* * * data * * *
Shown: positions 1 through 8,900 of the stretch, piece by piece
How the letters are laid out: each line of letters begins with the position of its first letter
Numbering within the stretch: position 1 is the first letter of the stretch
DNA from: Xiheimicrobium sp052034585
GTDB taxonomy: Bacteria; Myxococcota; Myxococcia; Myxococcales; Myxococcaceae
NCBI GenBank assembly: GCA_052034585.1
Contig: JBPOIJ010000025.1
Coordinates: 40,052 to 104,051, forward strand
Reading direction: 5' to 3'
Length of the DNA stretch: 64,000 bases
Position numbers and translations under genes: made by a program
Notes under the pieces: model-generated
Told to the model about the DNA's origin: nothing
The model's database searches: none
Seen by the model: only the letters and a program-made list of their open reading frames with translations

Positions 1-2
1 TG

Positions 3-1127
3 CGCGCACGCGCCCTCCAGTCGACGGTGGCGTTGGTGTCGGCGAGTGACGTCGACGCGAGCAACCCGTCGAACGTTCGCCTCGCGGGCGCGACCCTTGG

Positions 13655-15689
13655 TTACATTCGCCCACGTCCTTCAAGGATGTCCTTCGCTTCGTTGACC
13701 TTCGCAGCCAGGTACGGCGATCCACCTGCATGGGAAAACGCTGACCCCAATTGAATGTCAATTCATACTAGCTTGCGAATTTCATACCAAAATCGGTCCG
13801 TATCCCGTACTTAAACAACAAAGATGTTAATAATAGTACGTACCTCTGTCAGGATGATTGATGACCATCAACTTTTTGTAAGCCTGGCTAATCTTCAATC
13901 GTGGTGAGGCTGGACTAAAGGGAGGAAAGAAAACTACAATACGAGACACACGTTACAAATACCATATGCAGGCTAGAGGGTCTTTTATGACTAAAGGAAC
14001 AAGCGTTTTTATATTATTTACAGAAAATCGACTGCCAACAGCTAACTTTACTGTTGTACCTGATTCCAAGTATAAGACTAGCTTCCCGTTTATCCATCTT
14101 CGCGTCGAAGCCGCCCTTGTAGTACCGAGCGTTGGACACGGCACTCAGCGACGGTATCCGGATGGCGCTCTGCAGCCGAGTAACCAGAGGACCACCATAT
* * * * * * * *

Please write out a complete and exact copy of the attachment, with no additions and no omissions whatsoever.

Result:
Shown: positions 1 through 8,900 of the stretch, piece by piece
How the letters are laid out: each line of letters begins with the position of its first letter
Numbering within the stretch: position 1 is the first letter of the stretch
DNA from: Xiheimicrobium sp052034585
GTDB taxonomy: Bacteria; Myxococcota; Myxococcia; Myxococcales; Myxococcaceae
NCBI GenBank assembly: GCA_052034585.1
Contig: JBPOIJ010000025.1
Coordinates: 40,052 to 104,051, forward strand
Reading direction: 5' to 3'
Length of the DNA stretch: 64,000 bases
Position numbers and translations under genes: made by a program
Notes under the pieces: model-generated
Told to the model about the DNA's origin: nothing
The model's database searches: none
Seen by the model: only the letters and a program-made list of their open reading frames with translations

Positions 1-2
1 TG

Positions 3-1127
3 CGCGCACGCGCCCTCCAGTCGACGGTGGCGTTGGTGTCGGCGAGTGACGTCGACGCGAGCAACCCGTCGAACGTTCGCCTCGCGGGCGCGACCCTTGG

Positions 13655-15689
13655 TTACATTCGCCCACGTCCTTCAAGGATGTCCTTCGCTTCGTTGACC
13701 TTCGCAGCCAGGTACGGCGATCCACCTGCATGGGAAAACGCTGACCCCAATTGAATGTCAATTCATACTAGCTTGCGAATTTCATACCAAAATCGGTCCG
13801 TATCCCGTACTTAAACAACAAAGATGTTAATAATAGTACGTACCTCTGTCAGGATGATTGATGACCATCAACTTTTTGTAAGCCTGGCTAATCTTCAATC
13901 GTGGTGAGGCTGGACTAAAGGGAGGAAAGAAAACTACAATACGAGACACACGTTACAAATACCATATGCAGGCTAGAGGGTCTTTTATGACTAAAGGAAC
14001 AAGCGTTTTTATATTATTTACAGAAAATCGACTGCCAACAGCTAACTTTACTGTTGTACCTGATTCCAAGTATAAGACTAGCTTCCCGTTTATCCATCTT
14101 CGCGTCGAAGCCGCCCTTGTAGTACCGAGCGTTGGACACGGCACTCAGCGACGGTATCCGGATGGCGCTCTGCAGCCGAGTAACCAGAGGACCACCATAT